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Pediatric Nephrology

, Volume 31, Issue 12, pp 2317–2325 | Cite as

Timing of renal replacement therapy does not influence survival and growth in children with congenital nephrotic syndrome caused by mutations in NPHS1: data from the ESPN/ERA-EDTA Registry

  • Tuula Hölttä
  • Marjolein Bonthuis
  • Karlijn J. Van Stralen
  • Anna Bjerre
  • Rezan Topaloglu
  • Fatih Ozaltin
  • Christer Holmberg
  • Jerome Harambat
  • Kitty J. Jager
  • Franz Schaefer
  • Jaap W. Groothoff
Original Article

Abstract

Background

Congenital nephrotic syndrome (CNS) of the Finnish type, NPHS1, is the most severe form of CNS. Outcomes of renal replacement therapy (RRT) in NPHS1 patients in Europe were analysed using data from the ESPN/ERA-EDTA Registry. As NPHS1 is most prevalent in Finland and the therapeutic approach differs from that in many other countries, we compared outcomes in Finnish and other European patients.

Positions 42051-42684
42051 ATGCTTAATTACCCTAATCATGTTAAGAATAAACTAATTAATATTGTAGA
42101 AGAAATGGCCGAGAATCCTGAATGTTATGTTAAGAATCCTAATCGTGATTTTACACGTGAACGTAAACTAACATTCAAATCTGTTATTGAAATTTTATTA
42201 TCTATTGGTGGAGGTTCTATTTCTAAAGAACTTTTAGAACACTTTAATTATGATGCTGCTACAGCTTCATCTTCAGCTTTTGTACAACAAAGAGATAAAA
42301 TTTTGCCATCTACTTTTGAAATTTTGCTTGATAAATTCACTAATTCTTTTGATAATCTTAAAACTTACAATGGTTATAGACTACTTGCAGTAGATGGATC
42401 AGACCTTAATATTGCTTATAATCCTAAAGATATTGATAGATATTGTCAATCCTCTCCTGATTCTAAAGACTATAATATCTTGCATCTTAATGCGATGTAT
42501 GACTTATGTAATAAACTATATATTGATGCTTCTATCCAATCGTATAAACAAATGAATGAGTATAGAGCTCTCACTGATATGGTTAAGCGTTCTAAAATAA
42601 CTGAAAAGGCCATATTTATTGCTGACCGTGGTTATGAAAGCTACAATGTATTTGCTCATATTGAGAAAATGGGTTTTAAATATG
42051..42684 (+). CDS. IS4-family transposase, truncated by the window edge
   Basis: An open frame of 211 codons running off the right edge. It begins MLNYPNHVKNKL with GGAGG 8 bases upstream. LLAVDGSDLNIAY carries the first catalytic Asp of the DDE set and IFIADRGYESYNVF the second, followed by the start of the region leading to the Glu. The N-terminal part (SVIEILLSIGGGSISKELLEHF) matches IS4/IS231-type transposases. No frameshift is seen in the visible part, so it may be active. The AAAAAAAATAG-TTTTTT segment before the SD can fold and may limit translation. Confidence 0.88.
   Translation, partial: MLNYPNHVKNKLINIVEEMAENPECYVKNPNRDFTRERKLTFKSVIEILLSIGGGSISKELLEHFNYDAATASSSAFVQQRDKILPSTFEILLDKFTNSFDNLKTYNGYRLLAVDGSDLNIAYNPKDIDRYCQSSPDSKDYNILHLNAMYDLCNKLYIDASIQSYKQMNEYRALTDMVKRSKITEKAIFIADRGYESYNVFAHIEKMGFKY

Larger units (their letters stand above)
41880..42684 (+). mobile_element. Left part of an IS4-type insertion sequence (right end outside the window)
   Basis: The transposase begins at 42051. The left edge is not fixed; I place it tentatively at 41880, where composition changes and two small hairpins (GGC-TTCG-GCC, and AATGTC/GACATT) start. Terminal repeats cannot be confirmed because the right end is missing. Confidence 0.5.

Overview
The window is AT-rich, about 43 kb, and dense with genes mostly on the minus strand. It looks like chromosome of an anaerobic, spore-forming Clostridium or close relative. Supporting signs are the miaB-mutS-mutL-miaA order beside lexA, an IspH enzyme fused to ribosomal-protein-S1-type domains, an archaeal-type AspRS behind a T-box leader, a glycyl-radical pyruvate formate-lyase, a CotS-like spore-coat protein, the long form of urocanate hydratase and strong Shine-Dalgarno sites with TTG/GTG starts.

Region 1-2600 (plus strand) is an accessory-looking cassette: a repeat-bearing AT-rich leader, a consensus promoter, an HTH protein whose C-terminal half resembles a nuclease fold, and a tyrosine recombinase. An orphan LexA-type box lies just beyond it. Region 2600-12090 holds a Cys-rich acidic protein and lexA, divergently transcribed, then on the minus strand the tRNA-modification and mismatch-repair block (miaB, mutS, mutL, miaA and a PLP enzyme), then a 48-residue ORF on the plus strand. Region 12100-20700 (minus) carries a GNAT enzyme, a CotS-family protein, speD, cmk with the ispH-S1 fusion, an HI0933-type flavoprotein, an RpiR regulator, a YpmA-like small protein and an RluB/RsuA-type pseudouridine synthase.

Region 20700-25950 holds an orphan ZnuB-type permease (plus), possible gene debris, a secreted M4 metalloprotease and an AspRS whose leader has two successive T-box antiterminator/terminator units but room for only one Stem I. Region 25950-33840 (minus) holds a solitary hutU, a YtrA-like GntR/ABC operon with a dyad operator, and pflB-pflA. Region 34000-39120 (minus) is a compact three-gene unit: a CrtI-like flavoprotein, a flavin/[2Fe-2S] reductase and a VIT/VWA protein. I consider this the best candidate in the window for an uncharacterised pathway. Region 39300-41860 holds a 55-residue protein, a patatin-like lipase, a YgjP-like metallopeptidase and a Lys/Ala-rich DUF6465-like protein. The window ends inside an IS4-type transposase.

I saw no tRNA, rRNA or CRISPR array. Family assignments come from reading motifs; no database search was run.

Methods

NPHS1 mutations were confirmed in 170 children with CNS who initiated RRT (dialysis or renal transplantation) between 1991 and 2012. Finnish (n = 66) and non-Finnish NPHS1 patients (n = 104) were compared with respect to treatment policy, age at first RRT and renal transplantation (RTX), patient and graft survival, estimated glomerular filtration rate (eGFR) and growth. Age-matched patients with congenital anomalies of the kidney and urinary tract (CAKUT) served as controls.

Results

Finnish NPHS1 patients were significantly younger than non-Finnish patients, both at the start of RRT and at the time of RTX. We found similar overall 5-year patient survival on RRT (91 %) and graft survival (89 %) in both NPHS1 groups and CAKUT controls. At the start of RRT, height standard deviation score (SDS) was higher in Finnish patients than in non-Finnish patients (mean [95 % CI]: −1.31 [−2.13 to −0.49] and −3.0 [−4.22 to −1.91], p < 0.01 respectively), but not at 5 years of age. At 5 years of age height and body mass index (BMI) SDS were similar to those of CAKUT controls.

Conclusions

Overall, 5-year patient and graft survival of both Finnish and non-Finnish NPHS1 patients on RRT were excellent and comparable with CAKUT patients with equally early RRT onset and was independent of the timing of RRT initiation and RTX.

Keywords

Congenital nephrotic syndrome NPHS1 Kidney transplantation Graft survival Dialysis Pediatrics 

Notes

Acknowledgments